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Monday, October 4, 2010

Duck Breasts with Crispy Potatoes

One of the recipes in the October, 2010 issue of Food and Wine that caught my eye was Duck Breasts with Crispy Potatoes and Frisee Salad.  I've never cooked duck before.  Goose, yes.  Duck, no.  And, I knew just where to get duck breasts - Kincaids.  More about them in the Carolina Pulled Pork post. 

Now, I've got to tell you Connie does want a turducken.  That will probably happen this winter.  I just got him a carving knife (for Christmas) that'll make his carving job ever so much easier.  Hopefully, he's planning on doing the carving, boning etc.  I'll just have to come up with the stuffings, balance of the meal and guest list.  He's going to have the toughest part of the job!

Do you want to know about my cooking Connie's goose?  I thought you were probably curious!  Did you know that in Merry Olde England goose was the typical Christmas entree?  Turkey was for the upper crust.  How times change, eh?  So, Connie decided he'd love to have a goose.  He pestered me.  Gently, but still pestering.  I started researching medieval cookery.  Found out a lot about cooking way back when.  For example, many of our favorite vegetables (broccoli, brussels sprouts, cabbage to name a few) are descendents of a plant called cole wart that grew wild.  Different cultures bred it for characteristics they valued.  Naturally, a dish with multiple cole wart descendents was included.  So was fruit cooked in red wine.  Fruit in pretty much everything was the norm.  I actually read today in Saveur that duck a l'orange is one of the few holdovers from the cookery prior to Louis XIV.  The article says, "A great culinary revolution was simultaneously under way in France, one that eschewed the heavily spiced sweet-sour dishes of the past in favor of subtler, herbed and butter-lavished preparations."  The goose was terribly greasy but the flavor was great.  I used a ton of port both to cook the goose and for the sauce.  Here's a photo of Connie carving his goose:

 Back to our duck.  I've never had duck without some kind of sauce so I hesitated to omit one here.  But, I figured the worst that could happen would be me running to the pantry to grab a jar of some kind of sauce.  The potato portion of the recipe called for cooing the potatoes in about 2 cups of oil.  Yes, you read that correctly, TWO CUPS.  Fat chance I was going to do that!  A tablespoon in the bottom of the pan was sufficient.  There was no frisee at the grocery so we used regular leaf lettuce with some parsley tossed in.  At that point, the salad looked really naked so I tossed in some sliced hearts of palm. 

What did we think?  The potatoes won.  Hands down.  They were amazing.  My directions below are how I made them.  Without the two cups of oil - lol.  The duck was very good.  It was flavorful, moist, perfectly cooked.  I'm not sure if the skin was supposed to get crispy but it didn't and that didn't matter because I took it off anyway.  The salad, well, it wasn't my favorite.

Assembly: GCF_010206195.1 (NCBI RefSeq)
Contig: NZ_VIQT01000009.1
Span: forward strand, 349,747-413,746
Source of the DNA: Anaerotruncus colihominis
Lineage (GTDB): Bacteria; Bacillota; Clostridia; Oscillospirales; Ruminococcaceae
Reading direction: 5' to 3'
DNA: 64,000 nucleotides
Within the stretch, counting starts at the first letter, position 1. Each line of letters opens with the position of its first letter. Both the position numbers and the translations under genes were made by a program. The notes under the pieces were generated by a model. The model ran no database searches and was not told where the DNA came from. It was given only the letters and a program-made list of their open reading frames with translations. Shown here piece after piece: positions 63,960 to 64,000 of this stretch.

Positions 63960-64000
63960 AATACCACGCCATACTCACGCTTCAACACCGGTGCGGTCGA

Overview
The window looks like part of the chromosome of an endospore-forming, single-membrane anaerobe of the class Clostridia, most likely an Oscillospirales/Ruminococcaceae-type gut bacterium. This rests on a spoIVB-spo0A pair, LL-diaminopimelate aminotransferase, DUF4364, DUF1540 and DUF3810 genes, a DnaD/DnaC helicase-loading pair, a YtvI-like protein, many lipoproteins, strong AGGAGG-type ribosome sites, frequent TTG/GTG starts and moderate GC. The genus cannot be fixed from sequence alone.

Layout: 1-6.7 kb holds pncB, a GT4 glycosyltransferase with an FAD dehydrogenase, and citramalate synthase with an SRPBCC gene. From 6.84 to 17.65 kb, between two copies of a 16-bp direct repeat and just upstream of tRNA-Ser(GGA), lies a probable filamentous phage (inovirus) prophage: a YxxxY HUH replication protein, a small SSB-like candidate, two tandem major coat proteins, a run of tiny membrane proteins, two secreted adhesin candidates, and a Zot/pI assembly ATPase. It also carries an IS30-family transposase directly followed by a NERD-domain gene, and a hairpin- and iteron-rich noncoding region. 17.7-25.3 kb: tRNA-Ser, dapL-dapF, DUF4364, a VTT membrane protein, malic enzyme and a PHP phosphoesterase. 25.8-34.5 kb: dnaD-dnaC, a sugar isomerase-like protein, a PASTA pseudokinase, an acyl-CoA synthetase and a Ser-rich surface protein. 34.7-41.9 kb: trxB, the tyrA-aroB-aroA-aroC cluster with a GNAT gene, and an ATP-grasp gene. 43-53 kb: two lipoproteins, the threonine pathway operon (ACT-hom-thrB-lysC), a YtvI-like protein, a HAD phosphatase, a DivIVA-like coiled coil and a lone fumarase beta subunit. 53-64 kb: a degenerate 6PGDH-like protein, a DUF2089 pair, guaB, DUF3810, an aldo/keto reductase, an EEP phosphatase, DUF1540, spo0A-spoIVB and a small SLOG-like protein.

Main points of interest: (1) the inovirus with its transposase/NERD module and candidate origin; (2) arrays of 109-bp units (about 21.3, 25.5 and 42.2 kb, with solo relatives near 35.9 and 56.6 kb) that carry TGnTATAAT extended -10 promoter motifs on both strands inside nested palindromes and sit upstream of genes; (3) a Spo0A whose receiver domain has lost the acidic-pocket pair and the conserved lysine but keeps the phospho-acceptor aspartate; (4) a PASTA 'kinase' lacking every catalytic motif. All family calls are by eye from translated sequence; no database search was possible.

Duck Breasts with Crispy Potatoes and Frisee Salad
serves 4


for the potatoes:
3 large red potatoes, thinly sliced
1-2 T olive oil
6 sprigs thyme
1 garlic clove, halved

for the duck:
4 duck breasts
salt and freshly ground pepper

for the salad:
1 T chardonnay vinegar
1 T white truffle oil
1 T olive oil
1 head green leaf lettuce, coarsely torn
1/2 cup chopped flat leaf parsley
3 hearts of palm, thinly sliced


In a medium skillet, heat the olive oil.  Add the sliced potatoes, salt and thyme. 

Cook on medium heat until the potatoes are browned on the bottom.  Flip the potatoes and add the garlic.  Add more olive oil if necessary. 

While the potatoes are browning on their 2nd side, score the duck skin in an X to allow the fat to render. 

Cook them skin side down in a large skillet on medium heat. 

As the fat renders, remove it from the skillet.  Reserve the duck fat for the potatoes.  When the duck skin is nicely browned, turn the breasts.  About 15 minutes. Cook the breasts another 5-10 minutes until the internal temperature reaches 140-145.  Remove from the heat and tent to keep warm.  Juices will accumulate on the plate.  You'll add those to the potatoes.

Pour 1-2 T of the duck fat over the potatoes.  Once that's absorbed, pour the accumulated juices from the duck breasts over the potatoes.

Toss the lettuce, parsley and hearts of palm together. 

Mix the salad dressing and pour it over the salad. 


adapted from Food and Wine

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This post is part of a series featuring recipes from the FOOD and WINE archive. As a FOOD and WINE Blogger Correspondent, I was chosen to do four recipes a week from FOOD and WINE. I received a subscription to FOOD and WINE for my participation.


Anonymous said...

Your going to attempt a turduken.. wow, i hopeyou blog that one!!
Nice recipe!

Thomas Andrew said...

I love duck, but haven't made it in over a year. cousin made a turduken came out good!

Belinda @zomppa said...

Your duck looks perfectly cooked and I love how balanced this meal is.

Carolyn said...

I love duck. Love, love, LOVE it. But I've never cooked it at home. Thanks for sharing a great recipe!

Charlie said...

Hi Kate:
That is my daughter's name. Not shortened just Kate.

I did know about the goose, my grandmother was English. This is a tradition in my family also.

I have included a website url, it shows you how to crisp up the skin. You may think that it make the meat greasy but it doesn't.

Wouldn't be surprised if you get hooked on the recipes.

Neil Perry does something wonderful with pork.